The Turk did a sterling job on loan from Schalke, earning himself a two-year deal with Eintracht in the process. He’s such a capable frontman, carrying, flicking, poaching and holding the ball with the same aplomb.
The classy Martin Fenin often replaced him to see games out, the Czech attacker jinxing his way in from one of the channels. If he scored more goals, Fenin would be with a bigger club than his current employers.
Flanking either of these two was one of a differing pair. Brazilian Caio is more threads, flicks, and long-range missiles. However, the tidy-footed free-kick taker’s tally of just 19 on-target shots was pretty miserly.
A far more incisive option is Alexander Meier. The towering German, also comfortable in a deeper midfield position, is a great all-round, all-action midfielder.
His height garners most of the attention (6 ft 5in), and it certainly makes him a target to flick on hoofs. However, the direct German is brilliant bursting into the box at vital moments, and 10 goals made him 2009/10s club top-scorer.
Behind the foremost attackers last season were often two midfielders, the pair altering the side’s formation into a fluctuating 4-1-4-1/4-2-3-1.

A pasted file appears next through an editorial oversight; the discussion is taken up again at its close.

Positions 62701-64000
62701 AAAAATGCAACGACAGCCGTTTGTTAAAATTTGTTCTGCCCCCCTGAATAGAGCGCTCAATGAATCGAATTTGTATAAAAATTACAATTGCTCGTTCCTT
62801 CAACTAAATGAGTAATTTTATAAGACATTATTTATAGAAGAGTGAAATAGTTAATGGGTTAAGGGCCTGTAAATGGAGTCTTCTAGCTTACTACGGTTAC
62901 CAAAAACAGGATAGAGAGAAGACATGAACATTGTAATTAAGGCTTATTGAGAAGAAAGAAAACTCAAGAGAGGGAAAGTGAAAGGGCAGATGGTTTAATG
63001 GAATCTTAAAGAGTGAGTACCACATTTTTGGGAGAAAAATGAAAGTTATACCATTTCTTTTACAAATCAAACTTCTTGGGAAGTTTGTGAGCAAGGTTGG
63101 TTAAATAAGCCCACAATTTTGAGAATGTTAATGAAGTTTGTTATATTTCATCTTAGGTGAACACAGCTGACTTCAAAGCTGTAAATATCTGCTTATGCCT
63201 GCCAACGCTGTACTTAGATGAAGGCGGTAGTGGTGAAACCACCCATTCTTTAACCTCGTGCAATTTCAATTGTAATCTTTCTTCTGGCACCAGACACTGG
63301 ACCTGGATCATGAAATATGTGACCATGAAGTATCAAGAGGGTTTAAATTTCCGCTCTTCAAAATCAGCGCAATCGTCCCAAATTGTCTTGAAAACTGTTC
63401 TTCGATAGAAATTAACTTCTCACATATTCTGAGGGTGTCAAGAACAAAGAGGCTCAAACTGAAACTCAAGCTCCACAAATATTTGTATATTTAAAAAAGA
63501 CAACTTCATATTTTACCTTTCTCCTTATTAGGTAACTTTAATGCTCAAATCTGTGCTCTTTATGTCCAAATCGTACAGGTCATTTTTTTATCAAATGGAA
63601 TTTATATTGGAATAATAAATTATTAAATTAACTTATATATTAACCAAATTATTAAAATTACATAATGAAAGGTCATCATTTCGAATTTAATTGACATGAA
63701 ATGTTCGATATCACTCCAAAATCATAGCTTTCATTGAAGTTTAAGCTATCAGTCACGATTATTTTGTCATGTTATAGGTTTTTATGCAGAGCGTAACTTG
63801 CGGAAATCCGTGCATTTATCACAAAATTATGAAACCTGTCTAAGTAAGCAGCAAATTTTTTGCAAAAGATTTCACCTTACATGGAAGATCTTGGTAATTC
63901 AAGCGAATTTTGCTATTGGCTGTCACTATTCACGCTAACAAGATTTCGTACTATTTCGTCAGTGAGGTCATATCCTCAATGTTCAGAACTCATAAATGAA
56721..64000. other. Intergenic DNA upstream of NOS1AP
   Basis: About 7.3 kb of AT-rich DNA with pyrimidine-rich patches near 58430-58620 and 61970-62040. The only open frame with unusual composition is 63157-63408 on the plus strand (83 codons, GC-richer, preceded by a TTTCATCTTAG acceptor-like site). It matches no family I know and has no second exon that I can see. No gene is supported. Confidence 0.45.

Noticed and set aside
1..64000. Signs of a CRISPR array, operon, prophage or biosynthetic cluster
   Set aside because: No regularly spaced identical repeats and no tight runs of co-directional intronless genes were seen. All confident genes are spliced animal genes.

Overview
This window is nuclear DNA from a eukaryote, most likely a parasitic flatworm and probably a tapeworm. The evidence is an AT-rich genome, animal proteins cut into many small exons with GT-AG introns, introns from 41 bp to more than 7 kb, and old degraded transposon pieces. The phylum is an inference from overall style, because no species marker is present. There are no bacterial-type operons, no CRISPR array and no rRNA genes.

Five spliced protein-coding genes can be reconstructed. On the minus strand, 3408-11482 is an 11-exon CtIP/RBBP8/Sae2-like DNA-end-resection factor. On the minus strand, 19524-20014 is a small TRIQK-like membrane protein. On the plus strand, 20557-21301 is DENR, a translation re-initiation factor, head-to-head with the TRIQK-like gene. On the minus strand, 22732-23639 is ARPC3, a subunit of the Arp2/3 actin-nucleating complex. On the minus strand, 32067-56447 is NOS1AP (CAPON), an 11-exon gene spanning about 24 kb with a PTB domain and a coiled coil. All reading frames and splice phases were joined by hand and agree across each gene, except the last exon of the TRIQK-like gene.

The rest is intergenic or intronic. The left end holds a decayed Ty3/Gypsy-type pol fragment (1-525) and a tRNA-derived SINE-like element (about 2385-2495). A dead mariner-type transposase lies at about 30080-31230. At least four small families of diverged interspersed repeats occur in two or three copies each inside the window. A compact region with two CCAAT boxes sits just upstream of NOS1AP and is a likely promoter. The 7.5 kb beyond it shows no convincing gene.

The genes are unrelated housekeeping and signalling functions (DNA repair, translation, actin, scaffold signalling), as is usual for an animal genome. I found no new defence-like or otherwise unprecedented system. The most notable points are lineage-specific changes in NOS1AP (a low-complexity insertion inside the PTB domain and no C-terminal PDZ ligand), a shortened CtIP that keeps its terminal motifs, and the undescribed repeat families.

Chris and Teber were most regularly stationed there, although the more dynamic but unpopular latter has departed to Turkish side Kayserispor now.
The technically-limited Chris is a player of the wave-breaking, defence-screening mould, and he also shows up at centre back when necessary.
Other options in the position include Pirim Schwegler, a 23-year-old likely to see increased game-time this season. Exceptionally mature for one so young, the Swiss’s tireless application makes him a fan favourite.
His grip on responsibility is marvellous, and strikers enjoy the kind of player who arrows a dart from the edge of his own box to the opposition full-back region, climaxing the run by making a pass that pleads to be attacked and used.
Last season’s full backs were Sebastian Jung on the right, and Christian Spycher on the left. Spycher has since moved to Young Boys, but it seems Skibbe has a deputy readied in the aforementioned Greek newbie.
Other options in this position include Benjamin Köhler, a selection that makes the left far more potent as an attacking outlet.